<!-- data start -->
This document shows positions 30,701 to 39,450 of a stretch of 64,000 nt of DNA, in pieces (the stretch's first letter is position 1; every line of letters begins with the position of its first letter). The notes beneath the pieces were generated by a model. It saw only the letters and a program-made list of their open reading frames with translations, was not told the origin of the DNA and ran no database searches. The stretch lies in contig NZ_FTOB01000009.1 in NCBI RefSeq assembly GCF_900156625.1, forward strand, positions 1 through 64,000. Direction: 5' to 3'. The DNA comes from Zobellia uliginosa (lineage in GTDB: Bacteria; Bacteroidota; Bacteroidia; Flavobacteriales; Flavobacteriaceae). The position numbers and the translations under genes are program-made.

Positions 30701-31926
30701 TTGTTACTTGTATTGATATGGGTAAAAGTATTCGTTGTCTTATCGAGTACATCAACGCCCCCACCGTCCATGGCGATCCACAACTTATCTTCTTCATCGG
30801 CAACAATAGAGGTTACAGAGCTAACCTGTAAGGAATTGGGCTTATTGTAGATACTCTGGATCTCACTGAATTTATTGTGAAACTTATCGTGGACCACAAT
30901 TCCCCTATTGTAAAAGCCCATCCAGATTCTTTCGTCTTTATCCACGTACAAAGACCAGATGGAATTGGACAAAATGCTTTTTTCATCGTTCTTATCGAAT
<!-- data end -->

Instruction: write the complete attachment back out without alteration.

This document shows positions 30,701 to 39,450 of a stretch of 64,000 nt of DNA, in pieces (the stretch's first letter is position 1; every line of letters begins with the position of its first letter). The notes beneath the pieces were generated by a model. It saw only the letters and a program-made list of their open reading frames with translations, was not told the origin of the DNA and ran no database searches. The stretch lies in contig NZ_FTOB01000009.1 in NCBI RefSeq assembly GCF_900156625.1, forward strand, positions 1 through 64,000. Direction: 5' to 3'. The DNA comes from Zobellia uliginosa (lineage in GTDB: Bacteria; Bacteroidota; Bacteroidia; Flavobacteriales; Flavobacteriaceae). The position numbers and the translations under genes are program-made.

Positions 30701-31926
30701 TTGTTACTTGTATTGATATGGGTAAAAGTATTCGTTGTCTTATCGAGTACATCAACGCCCCCACCGTCCATGGCGATCCACAACTTATCTTCTTCATCGG
30801 CAACAATAGAGGTTACAGAGCTAACCTGTAAGGAATTGGGCTTATTGTAGATACTCTGGATCTCACTGAATTTATTGTGAAACTTATCGTGGACCACAAT
30901 TCCCCTATTGTAAAAGCCCATCCAGATTCTTTCGTCTTTATCCACGTACAAAGACCAGATGGAATTGGACAAAATGCTTTTTTCATCGTTCTTATCGAAT